French book highlighting UAE crimes and its expansionist conspiracies
“The hidden face of the UAE” book was published in France by Michel Top, founder of Opinion Internationl.
The book is an investigation conducted in the Arab world and the Anglo-Saxon countries on the system governing the UAE, and its impact in France, Europe and Africa, especially in the Maghreb.
The author reveals in his book the strategies implemented by the mysterious system in the UAE and based on him based on coverage and lies and attempts to penetrate.
Michel Top, in an interview with the French political and parliamentary magazine, says that the EU’s recent decision to list the UAE in the gray and black tax havens list, which it later deleted, encouraged him to conduct this investigation.
In France and Europe, there is a focus on Saudi Arabia, its strictly repressive regime and Crown Prince Mohammed bin Salman, “butcher of Jamal Khashoggi,” said Top.
In fact, bin Salman has his counterpart in Abu Dhabi, Mohammed bin Zayed, the strongman in the UAE who leads the same politics in the Middle East, Europe and Africa.
The UAE is one of the most notorious countries in the world, which is tainted by the condemnation of the reports of the United Nations and human rights organizations for violations committed internally and externally.
International reports periodically confirm the widespread international condemnation and condemnation of UAE crimes, confirming the country’s black record of human rights.
In Yemen, the United Nations accused the UAE of committing horrific war crimes against civilians after an impartial team of experts set up by the UN Human Rights Council.
US and European surveillance has also been uncovered in multiple intelligence and media reports to support the UAE militarily organizations such as al Qaeda and separatists.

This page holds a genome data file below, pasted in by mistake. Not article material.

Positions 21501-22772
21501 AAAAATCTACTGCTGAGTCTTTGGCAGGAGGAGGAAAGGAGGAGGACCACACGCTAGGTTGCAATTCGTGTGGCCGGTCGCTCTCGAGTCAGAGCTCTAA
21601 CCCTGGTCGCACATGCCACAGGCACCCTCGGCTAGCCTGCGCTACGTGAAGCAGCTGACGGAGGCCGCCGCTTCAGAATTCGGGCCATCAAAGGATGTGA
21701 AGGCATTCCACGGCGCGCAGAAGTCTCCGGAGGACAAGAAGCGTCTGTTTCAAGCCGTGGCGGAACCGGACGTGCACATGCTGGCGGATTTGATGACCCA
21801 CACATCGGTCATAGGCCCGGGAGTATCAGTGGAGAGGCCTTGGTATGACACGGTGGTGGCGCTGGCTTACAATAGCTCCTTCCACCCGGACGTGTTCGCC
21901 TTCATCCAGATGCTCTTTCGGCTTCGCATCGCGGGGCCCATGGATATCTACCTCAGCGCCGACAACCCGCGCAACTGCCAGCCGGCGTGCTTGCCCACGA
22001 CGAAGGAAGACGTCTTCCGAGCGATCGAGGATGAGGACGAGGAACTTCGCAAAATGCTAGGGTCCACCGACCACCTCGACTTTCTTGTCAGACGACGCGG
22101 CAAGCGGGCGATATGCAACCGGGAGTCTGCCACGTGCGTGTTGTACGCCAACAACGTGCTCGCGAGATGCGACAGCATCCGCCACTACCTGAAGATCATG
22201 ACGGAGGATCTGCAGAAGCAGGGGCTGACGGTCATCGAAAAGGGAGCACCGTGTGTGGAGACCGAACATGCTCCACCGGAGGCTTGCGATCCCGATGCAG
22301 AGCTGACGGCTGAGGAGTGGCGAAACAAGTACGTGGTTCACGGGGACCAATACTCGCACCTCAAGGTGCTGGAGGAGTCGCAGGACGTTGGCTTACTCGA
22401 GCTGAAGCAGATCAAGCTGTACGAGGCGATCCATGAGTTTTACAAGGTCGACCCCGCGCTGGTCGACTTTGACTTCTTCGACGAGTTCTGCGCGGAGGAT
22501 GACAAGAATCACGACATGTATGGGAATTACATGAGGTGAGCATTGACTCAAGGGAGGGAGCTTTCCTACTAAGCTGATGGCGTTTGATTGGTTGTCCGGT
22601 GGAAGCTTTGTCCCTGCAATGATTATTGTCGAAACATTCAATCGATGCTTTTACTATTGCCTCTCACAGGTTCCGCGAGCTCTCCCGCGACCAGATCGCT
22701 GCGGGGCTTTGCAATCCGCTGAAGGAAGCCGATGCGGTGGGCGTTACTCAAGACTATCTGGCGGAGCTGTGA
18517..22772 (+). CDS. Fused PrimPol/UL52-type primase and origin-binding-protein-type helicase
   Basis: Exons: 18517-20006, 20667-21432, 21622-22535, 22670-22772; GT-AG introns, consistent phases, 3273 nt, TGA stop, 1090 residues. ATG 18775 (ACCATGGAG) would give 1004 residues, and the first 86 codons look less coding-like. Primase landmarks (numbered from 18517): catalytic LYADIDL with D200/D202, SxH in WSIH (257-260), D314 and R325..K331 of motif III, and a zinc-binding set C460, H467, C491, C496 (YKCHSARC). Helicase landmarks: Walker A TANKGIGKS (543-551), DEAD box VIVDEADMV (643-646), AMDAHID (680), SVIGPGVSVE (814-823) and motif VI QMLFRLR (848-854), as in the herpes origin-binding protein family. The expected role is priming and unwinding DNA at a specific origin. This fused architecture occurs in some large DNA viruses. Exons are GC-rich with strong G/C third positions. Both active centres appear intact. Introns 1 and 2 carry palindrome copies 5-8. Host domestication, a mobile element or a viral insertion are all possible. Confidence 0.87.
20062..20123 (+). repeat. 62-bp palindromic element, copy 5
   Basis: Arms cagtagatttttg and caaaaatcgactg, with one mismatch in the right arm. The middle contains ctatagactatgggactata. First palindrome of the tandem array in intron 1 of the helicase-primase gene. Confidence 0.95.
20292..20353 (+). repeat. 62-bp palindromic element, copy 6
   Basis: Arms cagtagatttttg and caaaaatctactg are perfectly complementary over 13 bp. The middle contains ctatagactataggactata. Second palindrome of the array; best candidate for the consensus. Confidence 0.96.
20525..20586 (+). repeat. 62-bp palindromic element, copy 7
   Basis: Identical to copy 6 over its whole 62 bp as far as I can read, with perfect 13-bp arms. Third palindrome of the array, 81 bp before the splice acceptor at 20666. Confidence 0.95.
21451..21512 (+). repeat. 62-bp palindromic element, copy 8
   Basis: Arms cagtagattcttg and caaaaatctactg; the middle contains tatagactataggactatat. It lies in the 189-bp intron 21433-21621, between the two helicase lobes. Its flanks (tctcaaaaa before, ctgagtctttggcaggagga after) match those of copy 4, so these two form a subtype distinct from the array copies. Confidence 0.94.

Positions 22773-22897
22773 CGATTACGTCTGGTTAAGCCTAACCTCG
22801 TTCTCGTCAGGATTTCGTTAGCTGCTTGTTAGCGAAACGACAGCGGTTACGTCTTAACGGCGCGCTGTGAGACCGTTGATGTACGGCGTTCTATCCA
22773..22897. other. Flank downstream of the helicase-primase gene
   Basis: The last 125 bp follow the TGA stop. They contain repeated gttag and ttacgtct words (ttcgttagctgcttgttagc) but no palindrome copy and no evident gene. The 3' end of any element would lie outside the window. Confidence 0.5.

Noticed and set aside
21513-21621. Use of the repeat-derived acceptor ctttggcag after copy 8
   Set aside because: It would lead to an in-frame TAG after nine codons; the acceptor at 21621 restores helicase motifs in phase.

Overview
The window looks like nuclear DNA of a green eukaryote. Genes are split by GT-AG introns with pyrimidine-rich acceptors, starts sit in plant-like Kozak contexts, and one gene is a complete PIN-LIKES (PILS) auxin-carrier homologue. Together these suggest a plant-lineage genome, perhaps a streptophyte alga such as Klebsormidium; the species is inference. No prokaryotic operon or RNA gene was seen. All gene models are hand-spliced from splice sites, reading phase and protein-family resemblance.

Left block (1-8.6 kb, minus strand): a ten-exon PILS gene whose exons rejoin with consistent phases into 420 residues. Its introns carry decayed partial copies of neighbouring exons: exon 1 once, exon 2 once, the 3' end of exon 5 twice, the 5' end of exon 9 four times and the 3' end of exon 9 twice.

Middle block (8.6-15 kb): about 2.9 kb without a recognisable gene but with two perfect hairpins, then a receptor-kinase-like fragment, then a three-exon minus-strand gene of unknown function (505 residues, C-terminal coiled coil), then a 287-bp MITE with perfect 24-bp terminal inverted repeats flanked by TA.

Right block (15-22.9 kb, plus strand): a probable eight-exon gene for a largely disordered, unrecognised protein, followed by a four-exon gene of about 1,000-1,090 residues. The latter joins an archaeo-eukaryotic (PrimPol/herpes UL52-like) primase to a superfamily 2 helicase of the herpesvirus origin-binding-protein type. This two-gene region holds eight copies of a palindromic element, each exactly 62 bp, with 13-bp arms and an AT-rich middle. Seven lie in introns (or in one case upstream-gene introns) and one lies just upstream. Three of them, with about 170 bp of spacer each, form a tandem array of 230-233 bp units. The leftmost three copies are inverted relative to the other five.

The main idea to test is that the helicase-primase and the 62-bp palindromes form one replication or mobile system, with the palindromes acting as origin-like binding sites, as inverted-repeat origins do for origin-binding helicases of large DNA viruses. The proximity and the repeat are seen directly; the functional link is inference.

In Libya: A United Nations investigation confirmed the violation of the UAE arms embargo to support the militias of war criminal Khalifa Haftar and militant organizations.
There was also a UN condemnation of the UAE bombing of a migrant detention center in Tripoli, killing and injuring dozens in an incident described as a horrific war crime.
In the Horn of Africa: The UAE has been repeatedly condemned by the AU for its aggressive interventions and spreading strife among AU members.
The State of Peace and Security in Africa report also noted the suspicious expansion of Abu Dhabi in the region, particularly in Somalia, Djibouti and Ethiopia.
The report said that the UAE’s militarization of the Red Sea region threatens regional peace.
In support for terrorism: The annual report of the US State Department confirmed that the UAE is a station for terrorist organizations.
Members of the US Congress also confirmed thatthe UAE is a center for money laundering and support for terrorism, confirming international investigations that have shown that Dubai was the world’s washing machine for dirty money.
In addition, the UAE is committing internal violations: the UN condemned the UAE spying on and violating the privacy of individuals.
According to the World Democracy Index, the UAE is an authoritarian country, ranked 147 out of 167 countries and does not allow any public participation in decision-making.
The UAE is organizing the second round of the World Summit for Tolerance, while many activists are serving long prison sentences after unfair trials, Human Rights Watch said.
The summit will be held on 13-14 November 2019 in Dubai under the patronage of UAE Prime Minister and Ruler of Dubai Mohammed bin Rashid, and is part of the UAE’s efforts to present itself as the ‘Global Capital of Tolerance’.
Since 2011, the UAE authorities have launched an ongoing campaign against freedom of expression and association.
She noted that the UAE authorities used vague wording and a loose interpretation of the penal code and other laws in the country to imprison peaceful critics, political opponents and human rights activists. They include Ahmed Mansoor, an award-winning human rights activist and a member of the Middle East and North Africa Advisory Committee at Human Rights Watch; Mohammed al-Roken, a university professor and human rights lawyer; and Nasser bin Ghaith, a prominent academic.
“Despite its assertions of tolerance, the UAE government has shown no real interest in improving its human rights record,” said Sarah Leah Whitson, Middle East director at Human Rights Watch. To prove that it is truly tolerant, the UAE must begin to release all those who have wrongfully imprisoned them because they have not abided by the official line.”